I grew up in the Pacific Northwest, and therefore I have an affinity for any photos that combine mountains and water. No matter where you are in the region, be it Oregon, Washington or British Columbia, you’re bound to find a mountain view from a body of water, and the sight is just as striking every single time. In this photo, Flickr user James Wheeler takes us to the Fraser River in British Columbia, where we get an excellent shot of Mount Baker. As you can see, in this corner of the world it doesn’t always rain.
They’re memorable travel experiences, sure. But they’re also experiences that strike anxiety into the hearts of heights-fearing travelers, like myself.
So when faced with the prospect of a thrill-inducing funicular railway ride to the top of Hong Kong’s famous Victoria Peak, I decided to take a pass. Though the Hong Kong Peak Tram hasn’t suffered any fatal accidents in its 124 years of operation, I wasn’t ready to take any chances if I didn’t have to. Plus, the bus was cheaper.The Hong Kong Peak Tram connects the city center with the famous Victoria Peak overlook, which offers stunning views of Victoria Harbour, Central, Lamma Island and the surrounding islands, as well as an over-commercialized shopping and dining complex. The historic railway has been in operation since 1888, making it one of the oldest of its kind. The original tram was made from varnished timber and operated by coal-fired steam boilers, but in the 1920s, the boilers were replaced with an electrically powered system. The current microprocessor-controlled electric drive system was installed in 1989.
While the Peak Tram’s history is impressive indeed, it couldn’t make up for the thought of riding up a mountain in a rickety old cable car. Instead, I opted for the slightly more boring but much cheaper bus.
The double-decker CityBus 15 departs every 15 minutes from Exchange Square in Hong Kong’s Central District, right by the Central Ferry Piers. The fare is HK$9.80 (US$1.25) each way – about a third the price of the HK$28 one-way tram ticket – and the ride takes about a hour, depending on traffic. It also offers a unique look at residential life on the Peak, which is home to some of the world’s most expensive real estate.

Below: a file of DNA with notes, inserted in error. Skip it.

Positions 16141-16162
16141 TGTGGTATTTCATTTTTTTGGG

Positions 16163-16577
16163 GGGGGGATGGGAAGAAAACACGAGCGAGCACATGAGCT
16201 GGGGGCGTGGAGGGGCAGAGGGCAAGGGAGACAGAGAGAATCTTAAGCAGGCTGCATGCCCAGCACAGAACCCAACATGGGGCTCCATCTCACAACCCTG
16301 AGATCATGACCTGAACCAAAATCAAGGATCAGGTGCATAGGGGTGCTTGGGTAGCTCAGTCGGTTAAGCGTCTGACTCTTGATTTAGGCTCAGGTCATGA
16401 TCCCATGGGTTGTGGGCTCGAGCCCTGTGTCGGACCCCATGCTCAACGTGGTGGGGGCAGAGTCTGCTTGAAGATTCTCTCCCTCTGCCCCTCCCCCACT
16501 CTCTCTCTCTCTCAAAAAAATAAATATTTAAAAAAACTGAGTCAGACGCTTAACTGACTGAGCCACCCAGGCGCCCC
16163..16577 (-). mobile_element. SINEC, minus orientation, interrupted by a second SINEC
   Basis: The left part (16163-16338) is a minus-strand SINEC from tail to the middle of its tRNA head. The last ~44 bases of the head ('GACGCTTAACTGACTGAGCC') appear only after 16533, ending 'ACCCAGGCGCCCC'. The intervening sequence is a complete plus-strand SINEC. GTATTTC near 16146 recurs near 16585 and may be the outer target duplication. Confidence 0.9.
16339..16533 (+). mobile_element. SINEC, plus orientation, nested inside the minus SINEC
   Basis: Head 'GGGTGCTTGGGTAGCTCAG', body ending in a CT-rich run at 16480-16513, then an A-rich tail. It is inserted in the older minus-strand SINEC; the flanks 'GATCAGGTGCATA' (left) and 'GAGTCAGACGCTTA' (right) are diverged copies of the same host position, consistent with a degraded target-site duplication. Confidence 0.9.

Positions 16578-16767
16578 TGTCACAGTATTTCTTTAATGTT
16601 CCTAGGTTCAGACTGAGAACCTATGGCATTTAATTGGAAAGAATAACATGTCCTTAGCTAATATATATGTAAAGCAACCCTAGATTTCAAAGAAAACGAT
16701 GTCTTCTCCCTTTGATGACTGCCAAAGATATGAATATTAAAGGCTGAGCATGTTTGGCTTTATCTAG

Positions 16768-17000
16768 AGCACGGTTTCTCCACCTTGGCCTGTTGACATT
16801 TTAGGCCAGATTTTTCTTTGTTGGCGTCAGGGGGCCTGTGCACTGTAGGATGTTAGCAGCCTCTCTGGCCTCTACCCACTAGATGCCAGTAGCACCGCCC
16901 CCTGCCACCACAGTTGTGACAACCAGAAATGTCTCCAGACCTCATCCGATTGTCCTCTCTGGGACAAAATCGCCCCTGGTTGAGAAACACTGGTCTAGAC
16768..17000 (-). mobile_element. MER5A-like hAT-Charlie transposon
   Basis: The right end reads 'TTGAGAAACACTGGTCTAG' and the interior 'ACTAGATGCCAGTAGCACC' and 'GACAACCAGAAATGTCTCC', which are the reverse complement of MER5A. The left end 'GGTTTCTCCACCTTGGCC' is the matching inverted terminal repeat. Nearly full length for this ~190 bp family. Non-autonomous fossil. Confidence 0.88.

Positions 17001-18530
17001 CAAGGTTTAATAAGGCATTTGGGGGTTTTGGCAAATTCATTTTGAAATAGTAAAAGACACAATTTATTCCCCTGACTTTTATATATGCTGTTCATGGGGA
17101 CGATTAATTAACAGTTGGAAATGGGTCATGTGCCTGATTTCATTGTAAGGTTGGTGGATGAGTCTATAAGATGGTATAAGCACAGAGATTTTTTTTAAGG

After a winding ride up the mountain, I was deposited at the Victoria Peak complex and met with a thick bed of fog that blanketed the entire city in white. Turns out, there was no need to be so afraid of heights.
[Photo Credit: Jessica Marati]
For outdoor enthusiasts and adventure travelers, Rocky Mountain National Park happens to be 415 square miles of paradise. Featuring more than 350 miles of hiking trails, a half-dozen campsites, excellent fishing and miles of scenic cycling routes, the park is an alpine playground set in the Front Range of Colorado. It also happens to be home to one of the most well known and accessible “14ers” in the entire state.
What’s a 14er you ask? Good question! In Colorado a 14er refers to any mountain that is 14,000 feet in height or taller. The state has 53 of them and they are a source of considerable pride amongst the very active outdoor community there. Many climbers even make it a goal to stand at the summit of each and every one of those peaks, including the only 14er located inside Rocky Mountain National Park itself, Longs Peak.
Named after Major Stephen Long, who explored the region back in the 1820s, Longs Peak stands 14,259 feet in height. During the winter months it presents a fairly significant technical climbing challenge that requires the use of crampons, ice axes and other specialized gear. But in the summer the trails are cleared of snow and ice, removing most of the technical obstacles and allowing just about anyone in reasonable physical condition to hike to the top.The most popular and accessible path to the summit is known as the Keyhole Route. This tough but manageable trail starts at about 9400 feet and winds its way to the top along a path that is well marked with a series of bull’s-eyes. Along the way hikers will need to negotiate a large boulder field and scramble up to a rock landmark known as the Keyhole, which is located at about 13,000 feet and gives the route its name. From that point on the climb gets a bit more harrowing as exposed ridges and rocky outcroppings add a new element to the trek, but hikers that take their time and attempt the final push to the top in good weather should have little difficulty in reaching the summit.